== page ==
"Do not jump!"

Translation:Nie skacz!

September 10, 2016

This discussion is locked.


I had the option "Nie skaczcie!" Marked as wrong but didn't report it, becouse I was sure it will be correct and clicked continue. 30/12/2019


Yes, it definitely should have been accepted... it's on the list.


I tried "Nie skocz!" and it was marked as a typo. But couldn't the perfective verb also be correct here?


I don't think so. The only situation in which I'd pair "Nie" and a perfective imperative form would be "Just remember, don't by any chance do XYZ!".

99,9% of negated imperative should take imperfective.


Even in the scenario where the person you're saying this to is standing on the edge of a cliff?


That's exactly when one would be likely to say "Nie skacz!", imperfective.

Perfective verbs in negated imperative are really uncommon and I'd associate them with this "don't by any chance do XYZ".


Hmm... I seem to be really not understanding this. My intuition says that since jumping off a cliff is something that cannot be done repeatedly or gradually, the same would apply to NOT doing it... but OK, I guess it doesn't work that way.

Can you give me a concrete example where one could use negated perfective? I know I've seen one or two in the course, but I don't remember where they were, and I'm not sure what you mean with the "by any chance" construction.


I can't guarantee that there isn't a sentence like that in the course, but I would be surprised.

An example... OK, let's go with "Tylko przypadkiem nie zjedz tego sernika, to dla Marty!" (Just don't 'accidentally eat this cheesecake, it's for Marta!). It's not really that different from "Nie jedz tego sernika", but it's less about forbidding (You can't eat it, it's forbidden!) it's more like "Don't forget that Marta didn't have her serving of cheesecake yet".

That is basically my view on negated imperative with perfective verbs. I wonder what others would say on that topic.


Today I happened to find one of the examples I'd seen, but now I realize that it isn't really an example, because you've been talking specifically about imperatives, and this is not it: "Nigdzie nie osiągnąłem prawdziwego sukcesu". Can I extrapolate that negated past/future (but not imperative) perfective forms are common?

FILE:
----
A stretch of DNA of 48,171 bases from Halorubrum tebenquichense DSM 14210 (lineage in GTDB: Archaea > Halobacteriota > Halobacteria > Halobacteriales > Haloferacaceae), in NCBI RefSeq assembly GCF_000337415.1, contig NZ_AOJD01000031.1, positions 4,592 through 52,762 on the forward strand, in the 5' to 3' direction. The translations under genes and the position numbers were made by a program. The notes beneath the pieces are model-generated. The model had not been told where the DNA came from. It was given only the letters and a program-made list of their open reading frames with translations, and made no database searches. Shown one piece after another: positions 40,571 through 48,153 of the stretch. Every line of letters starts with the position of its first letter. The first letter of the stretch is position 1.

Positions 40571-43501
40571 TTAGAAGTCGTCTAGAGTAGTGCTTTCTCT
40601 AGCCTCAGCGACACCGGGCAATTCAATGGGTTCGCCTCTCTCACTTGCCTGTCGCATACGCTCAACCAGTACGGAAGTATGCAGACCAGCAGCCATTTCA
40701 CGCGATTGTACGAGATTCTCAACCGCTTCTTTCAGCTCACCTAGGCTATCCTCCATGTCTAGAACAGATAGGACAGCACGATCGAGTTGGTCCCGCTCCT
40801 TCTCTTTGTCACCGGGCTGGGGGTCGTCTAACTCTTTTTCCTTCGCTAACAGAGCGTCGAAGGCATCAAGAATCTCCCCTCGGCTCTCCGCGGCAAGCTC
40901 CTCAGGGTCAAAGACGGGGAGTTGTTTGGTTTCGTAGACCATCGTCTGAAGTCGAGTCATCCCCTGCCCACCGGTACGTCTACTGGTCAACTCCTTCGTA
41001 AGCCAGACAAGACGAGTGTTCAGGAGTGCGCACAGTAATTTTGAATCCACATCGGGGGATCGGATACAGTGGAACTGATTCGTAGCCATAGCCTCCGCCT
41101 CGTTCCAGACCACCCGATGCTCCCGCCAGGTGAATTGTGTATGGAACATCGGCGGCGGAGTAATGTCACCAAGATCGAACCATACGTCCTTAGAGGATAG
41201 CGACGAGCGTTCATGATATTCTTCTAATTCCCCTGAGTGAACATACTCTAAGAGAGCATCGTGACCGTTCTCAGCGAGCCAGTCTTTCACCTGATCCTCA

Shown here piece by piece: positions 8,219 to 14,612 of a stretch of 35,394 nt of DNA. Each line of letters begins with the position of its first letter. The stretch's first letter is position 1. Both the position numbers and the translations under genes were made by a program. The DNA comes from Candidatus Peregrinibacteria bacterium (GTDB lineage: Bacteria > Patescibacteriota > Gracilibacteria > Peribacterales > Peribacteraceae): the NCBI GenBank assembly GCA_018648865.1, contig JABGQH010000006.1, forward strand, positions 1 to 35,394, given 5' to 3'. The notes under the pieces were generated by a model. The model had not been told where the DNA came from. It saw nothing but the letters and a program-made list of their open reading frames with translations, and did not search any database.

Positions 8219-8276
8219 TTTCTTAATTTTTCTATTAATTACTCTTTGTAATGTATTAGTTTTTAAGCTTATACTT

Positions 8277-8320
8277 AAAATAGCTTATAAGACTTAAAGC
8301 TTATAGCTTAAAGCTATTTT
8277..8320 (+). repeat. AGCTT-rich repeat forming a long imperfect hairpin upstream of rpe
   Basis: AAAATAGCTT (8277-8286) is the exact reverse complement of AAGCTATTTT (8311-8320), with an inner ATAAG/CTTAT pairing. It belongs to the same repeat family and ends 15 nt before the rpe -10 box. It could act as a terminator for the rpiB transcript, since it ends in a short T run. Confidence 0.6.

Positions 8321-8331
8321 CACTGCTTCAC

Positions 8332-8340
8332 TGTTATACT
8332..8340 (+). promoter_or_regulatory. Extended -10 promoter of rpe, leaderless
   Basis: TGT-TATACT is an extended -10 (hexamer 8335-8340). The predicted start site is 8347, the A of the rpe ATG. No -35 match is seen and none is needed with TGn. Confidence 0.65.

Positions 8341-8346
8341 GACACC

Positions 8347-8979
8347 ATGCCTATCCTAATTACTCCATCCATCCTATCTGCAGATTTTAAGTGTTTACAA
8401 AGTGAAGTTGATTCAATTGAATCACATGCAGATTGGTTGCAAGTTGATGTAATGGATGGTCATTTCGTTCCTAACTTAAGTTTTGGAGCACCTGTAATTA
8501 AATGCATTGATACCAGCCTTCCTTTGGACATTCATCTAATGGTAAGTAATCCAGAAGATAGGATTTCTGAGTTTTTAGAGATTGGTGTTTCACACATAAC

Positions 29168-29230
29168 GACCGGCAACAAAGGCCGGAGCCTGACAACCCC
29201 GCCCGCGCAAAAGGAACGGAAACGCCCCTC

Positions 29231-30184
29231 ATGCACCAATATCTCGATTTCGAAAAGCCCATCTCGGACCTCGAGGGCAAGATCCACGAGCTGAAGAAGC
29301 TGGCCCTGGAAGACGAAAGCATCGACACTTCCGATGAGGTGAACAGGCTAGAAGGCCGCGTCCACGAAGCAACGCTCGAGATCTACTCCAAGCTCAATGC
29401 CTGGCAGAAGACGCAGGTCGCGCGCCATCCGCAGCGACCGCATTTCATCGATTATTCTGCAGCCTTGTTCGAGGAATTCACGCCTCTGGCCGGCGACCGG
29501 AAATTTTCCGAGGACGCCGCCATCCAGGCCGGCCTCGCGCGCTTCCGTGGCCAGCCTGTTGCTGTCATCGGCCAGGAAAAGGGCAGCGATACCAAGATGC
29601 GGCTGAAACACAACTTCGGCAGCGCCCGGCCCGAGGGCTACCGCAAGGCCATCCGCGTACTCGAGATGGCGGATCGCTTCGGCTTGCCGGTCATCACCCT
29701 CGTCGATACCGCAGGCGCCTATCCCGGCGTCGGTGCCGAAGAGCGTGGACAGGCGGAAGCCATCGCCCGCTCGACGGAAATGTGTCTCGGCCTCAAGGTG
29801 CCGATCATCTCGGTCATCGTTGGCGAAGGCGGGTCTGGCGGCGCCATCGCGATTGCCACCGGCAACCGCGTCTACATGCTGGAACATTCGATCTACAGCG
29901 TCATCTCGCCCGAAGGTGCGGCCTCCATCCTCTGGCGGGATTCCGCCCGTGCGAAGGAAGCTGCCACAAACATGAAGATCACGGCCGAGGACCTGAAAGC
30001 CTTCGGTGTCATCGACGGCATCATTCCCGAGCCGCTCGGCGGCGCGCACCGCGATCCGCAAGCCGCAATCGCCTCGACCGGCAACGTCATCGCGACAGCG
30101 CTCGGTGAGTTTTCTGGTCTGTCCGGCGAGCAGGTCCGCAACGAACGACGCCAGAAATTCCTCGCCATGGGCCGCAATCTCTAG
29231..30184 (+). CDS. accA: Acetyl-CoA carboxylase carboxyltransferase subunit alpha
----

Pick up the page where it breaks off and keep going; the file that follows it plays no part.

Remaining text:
Yes, something simply 'didn't happen' even though someone thought it's supposed to (like I hoped to achieve success, but it didn't work out). Another example: "Wczoraj nie poszedłem do szkoły" (Yesterday I didn't go to school), it's also perfective. I am a pupil/student, yesterday was a school day, but I didn't go.

With Future Simple, it's definitely perfective (Something won't happen). Imperfective verbs create Future Compound.


Sorry I can't reply to your next message, containting the example, the app ui doesn't allow me somewhy. As this discussion looks really imprecise, I decided I'd try to add another opinion. ;)

I believe those perfective imperative constructions are nothing special compared to imperfective, generally. I mean they don't bring any specific "level of prohibition" or "emphasis on time".

I'm quite sure that instead they bring exactly the meaning they have. Like "tylko nie zjedz" means "only do not eat completely". We might forbid someone to eat the cake at all: "nie jedz". Or we might have a big cake and allow someone to eat it, but they must leave some for Marta, too: "jedz, ale tylko nie zjedz, zostaw dla Marty".

About jumping, "nie zeskocz!" is for that guy on the cliff. So the guy is fine to jump there(skakać/skoczyć) indefinitely, but not to jump off the cliff(zeskoczyć). The meaning of "nie skacz!" in such case would be the same though, for our sometimes pessimistic minds. Another verb for him is "odskocz", I think would clearly mean to jump back away from the cliff, like if someone pushed him there! And "nie skacz" also can fit for the kid in a library, where there is nowhere to jump off.

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